As you can probably tell from the photo of our drinks shelf above, the Asynt team are quite partial to a good cup of tea… When Dr Arran Solomonsz visits family in Sri Lanka he’s always kind enough to bring back a large selection of beautiful tea for us to indulge in, and no matter where else the rest of us travel to you can be sure that tea will be involved somewhere. My absolute all-time favourite is a South African brew called Kwazulu but it’s fairly hard to come by; Deep in the KwaZulu-Natal heartland is an estate called Ntingw that is producing this, one of the most exclusive teas in the world. And Ntingwe tea is not only creating a stir among British connoisseurs – it’s also bringing employment to an underdeveloped area, and encouraging local “outgrowers” to grow tea on their own land. The Province’s development agency, the Ithala Development Finance Corporation Limited (Ithala), established the Ntingwe Tea Estate in 1987 in a remote part of KwaZulu-Natal, near Nkandla – an area with unemployment and illiteracy rates of up to 60%. This tea is bringing employment and money to the area. Amazing what a great cup of tea can do! And for the Chemist, perhaps a teapot and mug like these is the way forward? That pot would fit perfectly in a DrySyn heating block on one of our super-safe Magnetic Hotplate Stirrers!
Tea chemistry is complex though. Not just because there are now thousands of flavours and varieties of blends! On the bush, tea leaves contain thousands of chemical compounds. When they are processed these compounds break down, form complexes and form new compounds. When we steep tea leaves, our senses are tingled by the thousands of volatile compounds (collectively known as the “aroma complex”) from the tea liquor and the thousands of non-volatile compounds and the complexes between them, not all of which are water soluble, and the ones that are water soluble are soluble at a function of the properties of the water used for steeping like temperature, total dissolved solids, pH, etc.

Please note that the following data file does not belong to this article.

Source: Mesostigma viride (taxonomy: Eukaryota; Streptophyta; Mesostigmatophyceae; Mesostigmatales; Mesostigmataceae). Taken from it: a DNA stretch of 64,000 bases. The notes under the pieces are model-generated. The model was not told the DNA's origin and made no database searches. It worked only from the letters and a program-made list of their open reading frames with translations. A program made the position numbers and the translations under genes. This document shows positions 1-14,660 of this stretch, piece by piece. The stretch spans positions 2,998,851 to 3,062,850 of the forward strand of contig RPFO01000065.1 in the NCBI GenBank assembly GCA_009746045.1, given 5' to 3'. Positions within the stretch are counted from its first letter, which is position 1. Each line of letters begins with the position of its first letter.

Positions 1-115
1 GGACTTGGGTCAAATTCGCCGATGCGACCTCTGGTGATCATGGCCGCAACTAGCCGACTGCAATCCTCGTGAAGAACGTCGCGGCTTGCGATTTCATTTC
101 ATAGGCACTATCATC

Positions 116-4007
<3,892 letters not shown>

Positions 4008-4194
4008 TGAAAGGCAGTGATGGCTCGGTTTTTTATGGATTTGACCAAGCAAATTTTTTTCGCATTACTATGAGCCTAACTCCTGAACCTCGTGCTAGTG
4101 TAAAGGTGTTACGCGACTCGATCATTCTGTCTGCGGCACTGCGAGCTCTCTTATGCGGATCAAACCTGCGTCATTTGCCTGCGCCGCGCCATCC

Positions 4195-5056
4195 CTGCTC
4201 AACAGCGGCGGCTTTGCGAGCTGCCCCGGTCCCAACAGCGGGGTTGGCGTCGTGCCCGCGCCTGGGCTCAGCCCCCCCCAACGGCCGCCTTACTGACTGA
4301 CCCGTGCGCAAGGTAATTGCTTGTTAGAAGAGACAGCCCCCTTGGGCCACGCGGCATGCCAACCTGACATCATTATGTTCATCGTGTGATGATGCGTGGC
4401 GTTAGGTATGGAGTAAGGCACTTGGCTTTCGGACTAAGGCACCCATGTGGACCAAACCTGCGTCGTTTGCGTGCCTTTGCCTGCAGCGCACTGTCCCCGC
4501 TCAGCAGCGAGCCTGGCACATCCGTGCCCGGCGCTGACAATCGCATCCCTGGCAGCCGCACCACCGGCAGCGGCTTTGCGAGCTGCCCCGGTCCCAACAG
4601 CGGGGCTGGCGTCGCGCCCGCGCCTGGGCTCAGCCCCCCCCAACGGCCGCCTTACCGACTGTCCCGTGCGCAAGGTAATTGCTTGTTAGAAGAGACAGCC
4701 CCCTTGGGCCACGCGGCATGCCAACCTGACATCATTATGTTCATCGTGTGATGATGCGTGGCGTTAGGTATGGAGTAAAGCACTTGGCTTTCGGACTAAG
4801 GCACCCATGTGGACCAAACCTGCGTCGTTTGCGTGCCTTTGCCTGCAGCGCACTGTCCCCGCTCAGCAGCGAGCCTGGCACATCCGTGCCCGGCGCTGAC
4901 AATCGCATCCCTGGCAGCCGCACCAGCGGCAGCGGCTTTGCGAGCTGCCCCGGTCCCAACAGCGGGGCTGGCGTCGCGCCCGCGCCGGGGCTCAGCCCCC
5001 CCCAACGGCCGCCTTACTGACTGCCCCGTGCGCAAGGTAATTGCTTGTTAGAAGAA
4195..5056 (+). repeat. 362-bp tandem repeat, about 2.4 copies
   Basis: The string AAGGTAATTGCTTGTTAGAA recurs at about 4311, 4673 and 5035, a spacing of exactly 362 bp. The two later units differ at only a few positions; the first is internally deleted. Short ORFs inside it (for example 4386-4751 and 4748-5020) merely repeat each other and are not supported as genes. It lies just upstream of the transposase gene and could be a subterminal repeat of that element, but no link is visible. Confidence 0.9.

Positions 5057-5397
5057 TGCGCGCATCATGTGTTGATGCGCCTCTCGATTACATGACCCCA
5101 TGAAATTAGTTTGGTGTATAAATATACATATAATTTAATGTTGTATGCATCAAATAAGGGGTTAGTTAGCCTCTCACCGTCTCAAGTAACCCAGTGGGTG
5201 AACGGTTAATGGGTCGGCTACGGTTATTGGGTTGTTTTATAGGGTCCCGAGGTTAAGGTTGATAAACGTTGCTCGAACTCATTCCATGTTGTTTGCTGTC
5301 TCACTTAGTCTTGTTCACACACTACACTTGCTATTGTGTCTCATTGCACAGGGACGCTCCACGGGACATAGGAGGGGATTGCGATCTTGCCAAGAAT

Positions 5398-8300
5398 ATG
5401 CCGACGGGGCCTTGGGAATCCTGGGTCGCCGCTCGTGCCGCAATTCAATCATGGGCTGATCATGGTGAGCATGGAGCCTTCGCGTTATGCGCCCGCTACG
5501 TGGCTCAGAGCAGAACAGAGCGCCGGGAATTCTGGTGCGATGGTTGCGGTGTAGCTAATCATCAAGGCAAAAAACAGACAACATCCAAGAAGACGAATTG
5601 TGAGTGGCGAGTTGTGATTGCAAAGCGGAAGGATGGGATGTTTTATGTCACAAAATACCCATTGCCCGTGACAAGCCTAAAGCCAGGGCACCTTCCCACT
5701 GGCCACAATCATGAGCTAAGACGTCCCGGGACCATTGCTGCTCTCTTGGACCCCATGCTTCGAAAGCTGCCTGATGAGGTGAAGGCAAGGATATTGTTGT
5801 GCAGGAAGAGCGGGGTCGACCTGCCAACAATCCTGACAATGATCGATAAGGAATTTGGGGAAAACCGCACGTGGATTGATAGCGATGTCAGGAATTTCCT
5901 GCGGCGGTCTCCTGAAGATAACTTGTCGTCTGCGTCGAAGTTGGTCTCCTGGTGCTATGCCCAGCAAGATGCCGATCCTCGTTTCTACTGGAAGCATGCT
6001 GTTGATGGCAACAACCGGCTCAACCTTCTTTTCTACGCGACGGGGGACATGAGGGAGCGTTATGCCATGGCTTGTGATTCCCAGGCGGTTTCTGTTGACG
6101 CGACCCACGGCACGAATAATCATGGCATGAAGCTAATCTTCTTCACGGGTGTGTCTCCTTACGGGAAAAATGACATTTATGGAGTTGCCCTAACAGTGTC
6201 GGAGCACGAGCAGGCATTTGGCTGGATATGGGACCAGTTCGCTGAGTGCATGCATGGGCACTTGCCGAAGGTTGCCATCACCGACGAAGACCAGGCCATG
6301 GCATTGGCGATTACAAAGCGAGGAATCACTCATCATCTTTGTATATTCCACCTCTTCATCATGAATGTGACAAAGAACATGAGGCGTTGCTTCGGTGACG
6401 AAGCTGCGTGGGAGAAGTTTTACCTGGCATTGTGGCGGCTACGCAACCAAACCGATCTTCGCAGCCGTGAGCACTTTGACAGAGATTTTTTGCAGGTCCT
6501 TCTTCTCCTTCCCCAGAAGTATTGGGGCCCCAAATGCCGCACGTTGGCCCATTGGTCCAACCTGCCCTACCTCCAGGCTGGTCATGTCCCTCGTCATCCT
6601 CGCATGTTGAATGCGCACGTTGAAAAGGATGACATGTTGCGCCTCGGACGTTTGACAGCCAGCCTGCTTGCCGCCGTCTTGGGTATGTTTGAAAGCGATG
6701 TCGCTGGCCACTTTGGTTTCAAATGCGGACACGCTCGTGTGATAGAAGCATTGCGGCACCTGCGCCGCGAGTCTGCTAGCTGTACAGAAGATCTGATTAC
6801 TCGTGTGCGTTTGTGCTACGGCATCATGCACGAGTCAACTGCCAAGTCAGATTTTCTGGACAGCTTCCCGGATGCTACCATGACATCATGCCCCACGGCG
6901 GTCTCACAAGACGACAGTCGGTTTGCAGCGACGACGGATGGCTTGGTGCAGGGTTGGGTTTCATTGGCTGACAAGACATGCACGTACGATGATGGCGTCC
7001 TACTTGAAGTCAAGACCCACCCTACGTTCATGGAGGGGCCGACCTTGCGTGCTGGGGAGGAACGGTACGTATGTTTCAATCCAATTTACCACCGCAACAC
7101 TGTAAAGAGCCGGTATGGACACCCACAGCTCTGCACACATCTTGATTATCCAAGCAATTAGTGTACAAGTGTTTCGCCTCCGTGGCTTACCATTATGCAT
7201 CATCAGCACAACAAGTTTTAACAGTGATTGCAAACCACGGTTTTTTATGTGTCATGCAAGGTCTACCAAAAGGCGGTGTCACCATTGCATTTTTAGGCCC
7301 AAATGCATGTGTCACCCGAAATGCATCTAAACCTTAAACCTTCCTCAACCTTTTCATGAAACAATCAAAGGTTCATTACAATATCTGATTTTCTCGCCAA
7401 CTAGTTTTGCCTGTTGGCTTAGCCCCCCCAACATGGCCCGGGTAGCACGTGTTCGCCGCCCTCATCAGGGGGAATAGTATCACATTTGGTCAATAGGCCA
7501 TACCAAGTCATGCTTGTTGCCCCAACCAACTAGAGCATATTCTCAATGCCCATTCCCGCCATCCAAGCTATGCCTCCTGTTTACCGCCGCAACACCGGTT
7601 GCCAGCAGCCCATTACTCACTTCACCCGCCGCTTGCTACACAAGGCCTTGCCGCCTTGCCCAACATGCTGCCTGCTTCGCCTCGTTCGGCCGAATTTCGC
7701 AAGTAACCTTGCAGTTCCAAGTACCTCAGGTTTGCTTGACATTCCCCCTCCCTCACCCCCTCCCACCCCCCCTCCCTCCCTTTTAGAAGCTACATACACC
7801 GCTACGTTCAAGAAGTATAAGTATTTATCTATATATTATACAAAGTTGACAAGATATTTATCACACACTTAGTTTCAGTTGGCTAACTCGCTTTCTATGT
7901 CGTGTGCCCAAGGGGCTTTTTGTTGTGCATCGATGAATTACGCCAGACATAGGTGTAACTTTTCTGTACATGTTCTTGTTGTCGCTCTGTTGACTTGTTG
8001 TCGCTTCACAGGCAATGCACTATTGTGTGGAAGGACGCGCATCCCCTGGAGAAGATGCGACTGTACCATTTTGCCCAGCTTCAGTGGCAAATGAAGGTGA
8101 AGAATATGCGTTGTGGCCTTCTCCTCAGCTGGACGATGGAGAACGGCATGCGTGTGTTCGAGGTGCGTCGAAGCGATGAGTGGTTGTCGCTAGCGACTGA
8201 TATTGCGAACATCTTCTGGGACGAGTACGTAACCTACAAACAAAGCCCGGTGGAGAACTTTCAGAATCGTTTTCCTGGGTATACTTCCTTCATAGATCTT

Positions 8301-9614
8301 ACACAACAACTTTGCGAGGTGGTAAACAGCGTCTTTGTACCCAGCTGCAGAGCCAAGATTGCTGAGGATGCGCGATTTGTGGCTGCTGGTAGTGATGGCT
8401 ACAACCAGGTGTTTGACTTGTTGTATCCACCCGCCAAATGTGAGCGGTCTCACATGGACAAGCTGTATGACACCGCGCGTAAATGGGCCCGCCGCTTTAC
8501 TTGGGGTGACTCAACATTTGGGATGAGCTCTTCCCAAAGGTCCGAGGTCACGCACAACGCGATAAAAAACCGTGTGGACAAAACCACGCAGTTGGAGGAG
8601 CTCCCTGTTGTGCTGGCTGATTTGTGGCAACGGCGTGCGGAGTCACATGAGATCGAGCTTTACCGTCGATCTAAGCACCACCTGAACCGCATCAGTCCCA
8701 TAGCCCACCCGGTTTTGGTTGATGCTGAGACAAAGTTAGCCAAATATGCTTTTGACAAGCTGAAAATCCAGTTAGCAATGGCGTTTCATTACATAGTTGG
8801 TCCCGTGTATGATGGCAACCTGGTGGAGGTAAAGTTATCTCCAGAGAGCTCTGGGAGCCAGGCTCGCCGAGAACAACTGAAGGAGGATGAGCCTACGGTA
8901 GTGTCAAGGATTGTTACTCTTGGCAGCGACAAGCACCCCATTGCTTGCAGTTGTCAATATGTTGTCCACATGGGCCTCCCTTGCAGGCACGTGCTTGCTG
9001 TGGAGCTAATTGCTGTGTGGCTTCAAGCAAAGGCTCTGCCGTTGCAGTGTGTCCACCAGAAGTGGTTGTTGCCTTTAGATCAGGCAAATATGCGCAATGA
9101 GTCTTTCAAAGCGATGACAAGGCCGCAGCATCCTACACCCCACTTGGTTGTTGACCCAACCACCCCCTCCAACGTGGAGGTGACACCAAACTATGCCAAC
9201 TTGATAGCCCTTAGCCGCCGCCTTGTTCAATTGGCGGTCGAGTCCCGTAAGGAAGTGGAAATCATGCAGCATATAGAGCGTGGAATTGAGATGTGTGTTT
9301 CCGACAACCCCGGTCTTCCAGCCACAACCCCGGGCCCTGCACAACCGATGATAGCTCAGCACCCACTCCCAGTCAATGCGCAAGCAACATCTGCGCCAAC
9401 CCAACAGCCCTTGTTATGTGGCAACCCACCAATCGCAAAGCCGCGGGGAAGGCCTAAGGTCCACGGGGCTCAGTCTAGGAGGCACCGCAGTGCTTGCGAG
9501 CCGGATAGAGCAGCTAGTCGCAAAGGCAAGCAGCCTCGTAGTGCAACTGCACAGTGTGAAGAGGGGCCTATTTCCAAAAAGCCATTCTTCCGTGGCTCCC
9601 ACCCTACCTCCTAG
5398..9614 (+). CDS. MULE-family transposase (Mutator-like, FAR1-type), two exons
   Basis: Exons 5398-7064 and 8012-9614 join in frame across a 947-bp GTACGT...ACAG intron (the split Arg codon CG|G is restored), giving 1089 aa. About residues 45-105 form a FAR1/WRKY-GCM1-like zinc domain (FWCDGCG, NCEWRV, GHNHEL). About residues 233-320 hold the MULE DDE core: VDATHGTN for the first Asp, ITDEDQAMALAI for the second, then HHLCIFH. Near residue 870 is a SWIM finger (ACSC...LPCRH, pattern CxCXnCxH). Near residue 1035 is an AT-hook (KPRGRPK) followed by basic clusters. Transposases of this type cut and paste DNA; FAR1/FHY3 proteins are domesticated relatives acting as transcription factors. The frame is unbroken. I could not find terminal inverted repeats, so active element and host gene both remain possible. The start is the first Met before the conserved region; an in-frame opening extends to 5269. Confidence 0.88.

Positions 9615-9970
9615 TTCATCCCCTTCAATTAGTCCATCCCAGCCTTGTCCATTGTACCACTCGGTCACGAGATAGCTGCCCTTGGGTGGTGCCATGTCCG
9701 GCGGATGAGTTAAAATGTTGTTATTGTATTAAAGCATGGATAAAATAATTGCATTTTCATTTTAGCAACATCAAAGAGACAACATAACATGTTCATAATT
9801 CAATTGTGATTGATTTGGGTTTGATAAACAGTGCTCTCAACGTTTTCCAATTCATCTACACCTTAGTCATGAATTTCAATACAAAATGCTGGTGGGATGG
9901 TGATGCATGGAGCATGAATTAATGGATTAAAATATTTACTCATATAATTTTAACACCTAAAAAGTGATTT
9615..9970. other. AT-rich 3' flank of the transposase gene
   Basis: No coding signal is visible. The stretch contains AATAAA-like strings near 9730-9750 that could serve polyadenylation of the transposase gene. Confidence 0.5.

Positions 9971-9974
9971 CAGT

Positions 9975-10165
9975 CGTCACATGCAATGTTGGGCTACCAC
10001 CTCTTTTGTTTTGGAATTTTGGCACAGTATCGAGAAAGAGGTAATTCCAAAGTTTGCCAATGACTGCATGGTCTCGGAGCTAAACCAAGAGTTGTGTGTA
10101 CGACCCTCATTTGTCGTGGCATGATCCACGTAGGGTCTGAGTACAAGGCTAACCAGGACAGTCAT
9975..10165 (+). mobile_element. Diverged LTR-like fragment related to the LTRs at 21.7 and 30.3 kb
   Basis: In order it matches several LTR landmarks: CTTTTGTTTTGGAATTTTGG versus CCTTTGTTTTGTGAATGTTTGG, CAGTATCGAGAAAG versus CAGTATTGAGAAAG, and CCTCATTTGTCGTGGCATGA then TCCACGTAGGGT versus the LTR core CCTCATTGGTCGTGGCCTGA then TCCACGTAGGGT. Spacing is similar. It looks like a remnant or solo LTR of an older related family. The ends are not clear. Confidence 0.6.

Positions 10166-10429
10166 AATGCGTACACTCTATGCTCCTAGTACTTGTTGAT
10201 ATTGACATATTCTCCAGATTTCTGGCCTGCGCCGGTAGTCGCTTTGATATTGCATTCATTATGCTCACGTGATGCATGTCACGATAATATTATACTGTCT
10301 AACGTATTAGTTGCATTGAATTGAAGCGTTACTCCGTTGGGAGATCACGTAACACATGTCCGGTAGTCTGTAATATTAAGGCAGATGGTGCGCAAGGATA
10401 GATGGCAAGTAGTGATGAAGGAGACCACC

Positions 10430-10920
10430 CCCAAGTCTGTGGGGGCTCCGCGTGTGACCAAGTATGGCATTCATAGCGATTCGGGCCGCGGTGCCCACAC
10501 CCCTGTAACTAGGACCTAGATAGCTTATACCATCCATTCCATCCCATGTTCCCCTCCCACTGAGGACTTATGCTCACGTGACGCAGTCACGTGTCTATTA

So all of this makes it very difficult to generalize and say that x chemical is responsible for y taste. Many tea chemicals have been categorized into broad groups, and collectively we have some idea of what happens to these groups during processing and what flavors and aromas they are responsible for. As tea gains popularity, there is no doubt that more research will be done on tea chemistry and we’ll have a clearer picture of what is going on chemically from the field to the cup in your hand!
Plant leaves are of course made up of mostly water so when they are removed from the plant they begin to wilt and lose that water just like any other plant. This is a process called “withering” in the tea industry. As tea leaves wither, their cell walls begin to break down and the chemical components inside come in contact with oxygen and each another, spurring on a group of reactions we call oxidation. Over the years, tea producers have learned to control the natural tendency of tea leaves to wither and oxidize in order to produce a finished tea that has a desirable appearance, aroma, flavor, and taste using methods we’ll refer to as tea processing.